> the error in their way. (McDougall, 1938. British Journal of Psychology
    > 28:321-345.)
    > McDougall assumed the rats were passing on acquired characteristics.
    > Wishing to disprove this "Lamarckian" (and Darwinian) interpretation of
    > the
    > data, F. A. E. Crew replicated the experiment in Edinburgh. Right from
    > the
    > get-go, Crew's rats needed only 25 errors to learn their lesson, as if
    > picking up where the Harvard rats had left off. (Crew, 1936. Journal of
    > Genetics 33:61-101.)
    > In Melbourne, W. E. Agar found the same effect. His trials went on for
    > over
    > twenty years, and even when he tested control subjects that weren't
    > descended from trained rats, they still showed improvement over the
    > performance of previous generations. So it couldn't have been coming from
    > their parents. (Agar, 1954. Journal of Experimental Biology 31:307-321.)
    > Acquired traits have often been observed to pass
    > throughout a species with no known means of direct transfer from
    > individual
    > to individual. For instance, in England in the 20s a small bird known as
    > the blue tit learned to open milk bottles at doorsteps. When one bird
    > learned the trick, others in the area learned it by simple imitation. But
    > the blue tit doesn't fly more than a few miles, and this habit spread to
    > several widely disparate areas in England by 1935 and continued popping up
    > in faraway places throughout the forties, including Scandinavia and
    > Holland.
    > The habit appeared independently at least 89 times in the British Isles,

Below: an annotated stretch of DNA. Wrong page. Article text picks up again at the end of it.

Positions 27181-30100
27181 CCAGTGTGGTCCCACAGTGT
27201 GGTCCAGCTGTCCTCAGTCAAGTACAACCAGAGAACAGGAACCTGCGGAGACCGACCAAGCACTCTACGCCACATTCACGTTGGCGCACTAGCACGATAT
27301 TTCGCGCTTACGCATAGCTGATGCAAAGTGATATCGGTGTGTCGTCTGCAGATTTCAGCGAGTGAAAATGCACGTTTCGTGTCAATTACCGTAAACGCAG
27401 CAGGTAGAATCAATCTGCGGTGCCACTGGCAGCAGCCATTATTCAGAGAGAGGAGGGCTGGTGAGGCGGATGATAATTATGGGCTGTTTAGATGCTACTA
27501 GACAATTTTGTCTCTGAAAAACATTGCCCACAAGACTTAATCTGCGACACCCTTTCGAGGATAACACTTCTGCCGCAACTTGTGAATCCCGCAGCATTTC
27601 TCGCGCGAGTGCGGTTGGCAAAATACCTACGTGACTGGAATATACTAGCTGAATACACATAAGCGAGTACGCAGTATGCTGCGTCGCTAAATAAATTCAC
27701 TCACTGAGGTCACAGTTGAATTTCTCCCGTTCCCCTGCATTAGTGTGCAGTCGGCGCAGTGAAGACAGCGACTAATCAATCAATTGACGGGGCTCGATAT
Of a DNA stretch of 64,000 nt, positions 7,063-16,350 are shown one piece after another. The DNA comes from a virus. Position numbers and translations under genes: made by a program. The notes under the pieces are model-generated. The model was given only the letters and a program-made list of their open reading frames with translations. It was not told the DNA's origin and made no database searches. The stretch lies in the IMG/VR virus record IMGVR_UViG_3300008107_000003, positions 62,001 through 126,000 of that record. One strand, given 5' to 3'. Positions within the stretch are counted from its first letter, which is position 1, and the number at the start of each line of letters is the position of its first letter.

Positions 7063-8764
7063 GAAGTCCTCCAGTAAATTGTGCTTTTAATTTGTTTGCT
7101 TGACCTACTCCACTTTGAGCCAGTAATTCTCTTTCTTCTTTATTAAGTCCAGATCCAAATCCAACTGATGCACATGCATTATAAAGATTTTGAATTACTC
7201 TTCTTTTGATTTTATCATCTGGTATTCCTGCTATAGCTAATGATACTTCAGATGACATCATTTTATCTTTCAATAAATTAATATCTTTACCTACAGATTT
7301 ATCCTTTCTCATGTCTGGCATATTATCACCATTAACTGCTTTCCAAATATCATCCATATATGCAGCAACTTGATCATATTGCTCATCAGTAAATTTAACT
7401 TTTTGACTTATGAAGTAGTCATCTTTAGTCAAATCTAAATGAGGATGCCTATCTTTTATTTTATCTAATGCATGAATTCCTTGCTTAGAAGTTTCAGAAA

> and
    > the spread of the habit accelerated as time went on. (Fisher and Hinde,
    > 1949. British Birds 42:347-357.) Milk bottles practically disappeared in
    > Holland during the war, and by the time they returned all the birds that
    > had
    > been opening them before the war could not have survived to see their
    > return. Yet the habit rapidly returned when the bottles were
    > re-introduced
    > in 1947. According to Sheldrake's model, the more a new trait is
    > practiced
    > by the members of a given species, the more likely other individuals will
    > pick it up through resonance.
    > Arden Mahlberg, a psychologist, carried out a test of the ability to learn
    > Morse Code. He had one group of subjects learn actual Morse Code, while
    > another had to learn a newly-invented code that closely resembled it. He
    > found that subjects were able to learn the actual code far more rapidly
    > than
    > the alternative, and he interpreted this as evidence that the subjects
    > were
    > resonating with the millions of people who had already learned Morse code.
    > Each time he replicated the experiment, he found that the difference in
    > learning time between Morse code and the new one progressively decreased.
    > This might mean that the initial results were false. But the fact that
    > the
    > decrease was progressive suggests that the morphic resonance of the new
    > code
    > was becoming progressively stronger as more and more students learned it.
    > (Mahlberg, 1987. Journal of Analytical Psychology 32:23-34.)
    > Countless people have learned to type on the QWERTY keyboard. If morphic
    > resonance is real, we should expect people to learn this layout more
    > readily
    > than random layouts. This is indeed the case. Even the alphabetical
    > layout, which should be easier to learn, is often harder to learn, though
    > in
    > a few experiments it was equally easy to learn as the QWERTY layout.
    > (Norman and Fisher, 1982. Human Factors 24:509-519.) (Hirsch, 1970.
    > Journal
    > of Applied Psychology 54:484-490.)
    > This is just a small sampling. There's a lot more, including an
    > experiment
    > Sheldrake conducted recently demonstrating that crossword puzzles are
    > easier
    > to solve when lots of other people have already solved them. Many more
    > experiments on the drawing board could easily be carried out with a little
    > funding.
    > Ted Dace
    > ===============================================================
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    > Journal of Memetics - Evolutionary Models of Information Transmission